But technology is rarely, if ever, an answer on its own, and Latin America still needs new business models to finance a plethora of basic services for the under-banked. While not as sexy as a new app, building an agent network or providing financial education over feature phones can have a huge impact on reaching the “last mile.” And with such innovations, we can offer low-cost financing for health, education or housing in markets where it simply does not exist. For example, we have invested in Salud Facil, which offers low-income customers in Mexico access to affordable credit for medical procedures through a partnership with a payroll lending agency. About 50 percent of working-age Mexicans have some form of health coverage through a network of notoriously inefficient government-run hospitals, but only 5 percent of these have private health insurance which allows patients to get quality treatment. Globally, neither health insurance nor payroll lending models may seem original – but in this local context, pioneering companies like Salud Facil that reassemble traditional models in a novel way are addressing a massive customer pain point.

That said, Latin America still has a long way to go in achieving financial inclusion, despite its generally positive trends. On average, its residents don’t save enough, have difficulty accessing credit, have limited credit histories, lack collateral to secure loans, and pay exorbitantly high interest rates when they do borrow capital. Many of them live in remote areas and end up paying higher fees for bank account usage and money transfers. As a result, they distrust existing financial institutions and rely on informal financing channels, which can often be harmful to their financial health.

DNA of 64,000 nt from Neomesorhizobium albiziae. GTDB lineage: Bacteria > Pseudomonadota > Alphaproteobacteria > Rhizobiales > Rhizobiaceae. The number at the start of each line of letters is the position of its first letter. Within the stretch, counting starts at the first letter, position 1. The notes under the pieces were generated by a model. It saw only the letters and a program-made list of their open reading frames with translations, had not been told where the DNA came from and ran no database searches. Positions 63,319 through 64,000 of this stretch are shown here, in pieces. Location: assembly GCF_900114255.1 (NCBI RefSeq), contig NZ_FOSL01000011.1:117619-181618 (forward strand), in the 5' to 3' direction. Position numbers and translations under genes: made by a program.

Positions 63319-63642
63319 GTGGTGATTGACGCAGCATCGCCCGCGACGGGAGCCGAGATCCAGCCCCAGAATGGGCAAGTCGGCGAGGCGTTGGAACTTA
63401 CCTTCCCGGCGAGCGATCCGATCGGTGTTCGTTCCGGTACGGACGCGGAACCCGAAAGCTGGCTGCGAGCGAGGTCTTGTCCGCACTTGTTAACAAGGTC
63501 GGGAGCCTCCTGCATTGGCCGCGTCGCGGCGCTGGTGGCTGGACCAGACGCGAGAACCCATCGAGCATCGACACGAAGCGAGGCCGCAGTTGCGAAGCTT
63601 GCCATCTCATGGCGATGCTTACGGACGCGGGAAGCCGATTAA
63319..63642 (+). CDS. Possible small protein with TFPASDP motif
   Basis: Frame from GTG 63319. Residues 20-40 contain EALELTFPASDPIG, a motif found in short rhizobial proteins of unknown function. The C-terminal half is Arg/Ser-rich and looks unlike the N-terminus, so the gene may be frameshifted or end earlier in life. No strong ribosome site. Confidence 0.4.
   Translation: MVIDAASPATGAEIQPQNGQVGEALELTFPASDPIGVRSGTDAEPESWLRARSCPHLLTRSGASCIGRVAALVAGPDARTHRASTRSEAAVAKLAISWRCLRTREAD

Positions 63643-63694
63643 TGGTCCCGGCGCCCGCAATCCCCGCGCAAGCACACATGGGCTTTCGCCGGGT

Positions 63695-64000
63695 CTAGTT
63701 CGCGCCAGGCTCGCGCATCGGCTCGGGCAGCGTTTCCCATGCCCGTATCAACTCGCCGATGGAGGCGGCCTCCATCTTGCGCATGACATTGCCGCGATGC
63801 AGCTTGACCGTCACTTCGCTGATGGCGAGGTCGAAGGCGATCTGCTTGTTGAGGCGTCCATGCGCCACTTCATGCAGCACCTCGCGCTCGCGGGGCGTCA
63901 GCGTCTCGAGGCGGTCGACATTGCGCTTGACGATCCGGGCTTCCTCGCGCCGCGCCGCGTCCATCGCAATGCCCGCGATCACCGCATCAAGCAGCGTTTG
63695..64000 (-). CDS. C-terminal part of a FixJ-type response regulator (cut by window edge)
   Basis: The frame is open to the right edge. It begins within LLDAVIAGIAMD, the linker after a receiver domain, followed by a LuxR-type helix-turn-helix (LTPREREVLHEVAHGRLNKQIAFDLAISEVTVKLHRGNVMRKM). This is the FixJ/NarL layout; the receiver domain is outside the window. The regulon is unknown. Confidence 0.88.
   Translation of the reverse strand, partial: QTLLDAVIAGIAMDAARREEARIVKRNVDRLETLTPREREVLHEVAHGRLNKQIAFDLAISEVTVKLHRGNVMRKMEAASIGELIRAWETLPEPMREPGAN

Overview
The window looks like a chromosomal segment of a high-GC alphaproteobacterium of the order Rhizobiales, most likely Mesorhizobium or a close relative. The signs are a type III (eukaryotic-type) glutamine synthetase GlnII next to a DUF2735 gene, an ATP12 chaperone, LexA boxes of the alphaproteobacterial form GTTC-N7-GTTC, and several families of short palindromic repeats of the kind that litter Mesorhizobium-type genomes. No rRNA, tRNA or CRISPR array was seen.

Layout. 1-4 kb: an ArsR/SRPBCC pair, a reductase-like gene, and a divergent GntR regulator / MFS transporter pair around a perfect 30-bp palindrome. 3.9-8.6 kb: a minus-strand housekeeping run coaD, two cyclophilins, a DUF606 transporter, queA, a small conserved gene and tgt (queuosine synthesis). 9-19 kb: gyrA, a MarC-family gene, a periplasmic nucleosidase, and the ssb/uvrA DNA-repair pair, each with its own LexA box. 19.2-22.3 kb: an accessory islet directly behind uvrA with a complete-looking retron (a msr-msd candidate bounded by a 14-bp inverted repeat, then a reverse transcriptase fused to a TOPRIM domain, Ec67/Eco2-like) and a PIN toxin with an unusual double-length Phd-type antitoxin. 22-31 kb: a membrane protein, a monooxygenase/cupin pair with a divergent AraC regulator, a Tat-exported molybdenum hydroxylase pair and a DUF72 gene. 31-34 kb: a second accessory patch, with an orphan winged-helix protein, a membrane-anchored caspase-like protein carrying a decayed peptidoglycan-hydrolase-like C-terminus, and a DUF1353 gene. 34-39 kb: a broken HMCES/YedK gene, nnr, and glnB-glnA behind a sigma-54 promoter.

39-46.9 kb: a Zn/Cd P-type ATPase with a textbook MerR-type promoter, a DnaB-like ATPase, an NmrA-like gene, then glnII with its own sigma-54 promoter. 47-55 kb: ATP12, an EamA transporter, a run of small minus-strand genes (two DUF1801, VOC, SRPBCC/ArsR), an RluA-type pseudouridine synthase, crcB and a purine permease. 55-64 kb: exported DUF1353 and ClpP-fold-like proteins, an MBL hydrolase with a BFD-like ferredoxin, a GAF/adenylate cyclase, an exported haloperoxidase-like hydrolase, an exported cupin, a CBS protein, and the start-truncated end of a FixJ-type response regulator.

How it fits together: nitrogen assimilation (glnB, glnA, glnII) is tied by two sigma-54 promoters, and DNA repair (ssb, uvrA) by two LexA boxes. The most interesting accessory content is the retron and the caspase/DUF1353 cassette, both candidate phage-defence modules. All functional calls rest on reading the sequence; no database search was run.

Venture Lab impacts these customers both directly by investing in business model innovations, and indirectly by investing in innovative technologies that have the potential to more efficiently engage poorer customers over time, even if they initially focus on middle class consumers. In addition to Clip and Salud Facil, we’re particularly excited about directed remittance transfers that lower fees for senders and recipients, debt settlement platforms that help customers renegotiate their loans, new financial education tools that facilitate data collection and behavior change among users, as well as platforms that bring traditional savings groups online and that facilitate person-to-person or person-to-small business lending, which take advantage of the huge spreads between interest rates paid on deposits and charged for loans.

Our initial experiences in Latin America have taught us how to define innovation, promote financial inclusion and focus on unique local needs in each region. Now, we’re ready to apply those lessons to our global work.

Alina Kogan is an investment officer, leading Venture Lab’s work in Latin America.

Education, Technology
financial inclusion